Did you know that the US has just 5% of the world’s population but 25% of the world’s prisoners?
Why is the ‘land of the free’ the world’s #1 jailer?
At Fair Shake we have been asking ourselves these sorts of questions about the criminal justice system as we develop our resource center and non-traditional personal growth documents and tools focused on responsibility, tenacity, positive & realistic thinking, and the importance of maintaining lasting relationships.
Have you ever wondered, ‘What do we gain from our investment in corrections?’ We house, feed, and care for 2.3 million incarcerated people at an average cost of nearly $30,000 per person, per year. Over 95% of all prisoners will be released, yet more than 75% of them return to prison within 5 years. Anticipated costs such as prisons, police, lawyers, judges, and parole are substantial on their own, but so too are the hidden externalized costs such as the deterioration of our cities, increased social anxiety, and expensive ‘welfare’ that could be better used in job creation, improved services, and supporting communities. The recidivism rate does not reflect the failings of the individuals coming home, it reflects our society’s lack of interest in demanding – and creating – better outcomes.
How does this make us safer or our communities more cohesive? At an average investment of roughly $100,000 per sentence, one trip to prison should be enough!
Incarceration gives individuals the opportunity to understand the gravity of their crime, reconsider their role as a member of our society, and plan their return to the community. While we feel that the system is working for us by keeping incarcerated individuals out of reach today, we must remember that the prison door will open for them tomorrow. Without proper information and preparation, formerly incarcerated individuals may come home with the same perspective that put them in prison in the first place.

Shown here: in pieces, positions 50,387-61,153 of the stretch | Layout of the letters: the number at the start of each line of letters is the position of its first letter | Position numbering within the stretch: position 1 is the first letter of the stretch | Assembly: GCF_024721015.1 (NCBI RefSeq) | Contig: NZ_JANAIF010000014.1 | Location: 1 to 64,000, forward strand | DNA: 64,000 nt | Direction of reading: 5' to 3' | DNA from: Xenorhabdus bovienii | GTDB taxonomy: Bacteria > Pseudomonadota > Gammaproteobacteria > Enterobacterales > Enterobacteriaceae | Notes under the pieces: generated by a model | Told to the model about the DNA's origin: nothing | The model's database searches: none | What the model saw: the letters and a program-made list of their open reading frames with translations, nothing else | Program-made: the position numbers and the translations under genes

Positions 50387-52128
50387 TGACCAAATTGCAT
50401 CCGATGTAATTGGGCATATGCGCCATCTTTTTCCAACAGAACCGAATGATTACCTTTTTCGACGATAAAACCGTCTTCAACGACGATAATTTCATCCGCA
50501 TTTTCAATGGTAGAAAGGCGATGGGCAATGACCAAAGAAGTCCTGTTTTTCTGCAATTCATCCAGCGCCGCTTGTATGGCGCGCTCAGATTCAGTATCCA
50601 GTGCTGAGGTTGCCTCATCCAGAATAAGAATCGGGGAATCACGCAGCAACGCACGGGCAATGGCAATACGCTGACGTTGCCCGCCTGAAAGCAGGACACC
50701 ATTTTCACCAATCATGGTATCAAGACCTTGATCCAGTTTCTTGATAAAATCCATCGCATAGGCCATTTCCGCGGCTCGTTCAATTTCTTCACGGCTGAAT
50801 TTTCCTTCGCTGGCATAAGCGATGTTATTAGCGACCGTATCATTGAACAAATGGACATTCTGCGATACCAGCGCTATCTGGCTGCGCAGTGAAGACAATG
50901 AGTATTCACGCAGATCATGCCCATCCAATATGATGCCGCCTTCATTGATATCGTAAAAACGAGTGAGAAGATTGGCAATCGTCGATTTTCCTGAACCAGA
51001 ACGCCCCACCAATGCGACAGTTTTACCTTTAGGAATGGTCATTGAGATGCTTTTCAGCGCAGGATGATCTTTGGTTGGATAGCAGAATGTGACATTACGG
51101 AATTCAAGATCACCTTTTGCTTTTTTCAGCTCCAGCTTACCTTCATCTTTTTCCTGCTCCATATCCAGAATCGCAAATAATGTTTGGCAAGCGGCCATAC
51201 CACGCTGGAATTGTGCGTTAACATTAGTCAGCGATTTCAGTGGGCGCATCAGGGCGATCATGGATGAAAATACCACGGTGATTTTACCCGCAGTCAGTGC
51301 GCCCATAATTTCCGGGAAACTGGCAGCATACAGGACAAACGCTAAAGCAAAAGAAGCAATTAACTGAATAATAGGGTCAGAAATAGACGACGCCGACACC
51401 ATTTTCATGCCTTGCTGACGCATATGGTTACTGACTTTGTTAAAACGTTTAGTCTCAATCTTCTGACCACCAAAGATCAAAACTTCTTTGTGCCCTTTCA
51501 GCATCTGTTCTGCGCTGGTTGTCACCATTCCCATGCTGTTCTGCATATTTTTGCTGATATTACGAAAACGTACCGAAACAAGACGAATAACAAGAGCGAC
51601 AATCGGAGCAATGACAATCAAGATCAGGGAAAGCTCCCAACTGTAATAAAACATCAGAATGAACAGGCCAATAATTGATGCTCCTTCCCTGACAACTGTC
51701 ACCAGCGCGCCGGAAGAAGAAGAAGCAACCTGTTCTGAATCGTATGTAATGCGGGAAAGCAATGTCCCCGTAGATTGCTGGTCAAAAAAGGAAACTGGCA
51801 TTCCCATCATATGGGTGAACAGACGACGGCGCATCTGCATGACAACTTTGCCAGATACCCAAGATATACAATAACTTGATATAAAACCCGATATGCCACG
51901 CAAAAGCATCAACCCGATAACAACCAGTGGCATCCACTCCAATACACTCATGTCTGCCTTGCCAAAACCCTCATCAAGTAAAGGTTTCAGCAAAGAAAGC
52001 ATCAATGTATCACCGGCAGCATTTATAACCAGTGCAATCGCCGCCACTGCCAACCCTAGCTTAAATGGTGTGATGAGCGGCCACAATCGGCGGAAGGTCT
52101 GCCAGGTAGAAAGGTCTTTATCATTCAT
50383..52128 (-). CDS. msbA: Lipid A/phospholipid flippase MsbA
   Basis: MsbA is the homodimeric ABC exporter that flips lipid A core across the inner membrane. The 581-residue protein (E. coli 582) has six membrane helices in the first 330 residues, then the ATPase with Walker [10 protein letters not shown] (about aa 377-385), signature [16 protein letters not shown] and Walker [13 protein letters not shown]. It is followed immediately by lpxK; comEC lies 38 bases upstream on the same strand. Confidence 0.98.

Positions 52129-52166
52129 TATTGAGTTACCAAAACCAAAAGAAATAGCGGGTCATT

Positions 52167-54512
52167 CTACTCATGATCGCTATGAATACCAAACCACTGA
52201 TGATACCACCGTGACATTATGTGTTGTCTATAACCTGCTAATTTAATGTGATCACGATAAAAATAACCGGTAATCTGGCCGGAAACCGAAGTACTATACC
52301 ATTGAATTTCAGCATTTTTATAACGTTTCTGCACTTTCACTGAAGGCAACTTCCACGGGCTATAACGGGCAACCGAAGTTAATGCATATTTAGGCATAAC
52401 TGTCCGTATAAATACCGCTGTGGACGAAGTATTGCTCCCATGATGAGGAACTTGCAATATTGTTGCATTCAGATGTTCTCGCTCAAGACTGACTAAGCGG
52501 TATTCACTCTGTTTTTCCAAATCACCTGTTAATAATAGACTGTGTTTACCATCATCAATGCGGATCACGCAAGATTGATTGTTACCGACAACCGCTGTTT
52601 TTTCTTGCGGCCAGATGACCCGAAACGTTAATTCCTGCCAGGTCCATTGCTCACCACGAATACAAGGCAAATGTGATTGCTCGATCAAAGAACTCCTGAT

When formerly incarcerated individuals return to our communities they often lack ways to prove pro-social ambitions and employers, property managers, and neighbors may be skeptical of their intent. They may then feel marginalized and stigmatized. Desperation leads to poor decisions, producing greater risk for us all. By increasing awareness, sharing statistics, dispelling myths, and offering opportunities, Fair Shake works to demystify the stereotype of the formerly incarcerated individual to help us all find ways to return our neighbors to their rightful status as free and accountable citizens.
Though the main focus of Fair Shake will be to prepare people for success, Fair Shake supports individuals to brace for the worst: rejection, set backs, obstacles, and negativity. This is where they will find some of their greatest challenges. On many fronts prison life is vastly different from public life, which is one of the many reasons the transition process is very difficult. To learn more about the differences between prison life and life in society, check out Culture Shock!
Fair Shake has developed and assembled references for all stakeholders. The Resource Directory is primarily focused on reintegration and support for formerly incarcerated individuals, but also contains valuable information for family members, correctional officers, employers, property managers, and community members to learn about and assist in their transition.
We have localized links to:
Hot meals, food pantries, and other food assistance Shelters, housing opportunities, and rent vouchers Employment training programs, licensing limitations, job opportunities, job discrimination laws, bonding, tax credit information, and much more.
are available for all stakeholders, as well as inspirational and replicable community programs from art to literacy to food production. Legislation plays a key role in transforming criminal justice, along with justice for all of us, so we have provided information to participate in this process as well.
Tough on Crime
Our strictly punitive approach to crime is tough on criminals and taxpayers, while the problems of crime and challenges to reentry are largely unabated. The broader reality is a symptom of a larger issue as John McKnight asserts in his book The Careless Society, “the most significant function of the criminal justice system is to compensate for the limits and failures of society’s other major systems”. Formerly incarcerated individuals, policy makers, corrections, and community members must all make positive shifts to shatter our disgraceful title as ‘the World’s # 1 Jailer’. We believe that a ‘fair shake’ for prisoners, and care for our own safety, starts with the opportunity for redemption after incarceration. When formerly incarcerated individuals return to society with a chance at success, we can slow the revolving door and cease to repeatedly warehouse so many of the same people. Economically, we will free dollars that can be spent in other areas of society such as education, healthcare, and programs that can repair and rejuvenate our communities. Only then we will we truly become tough on crime.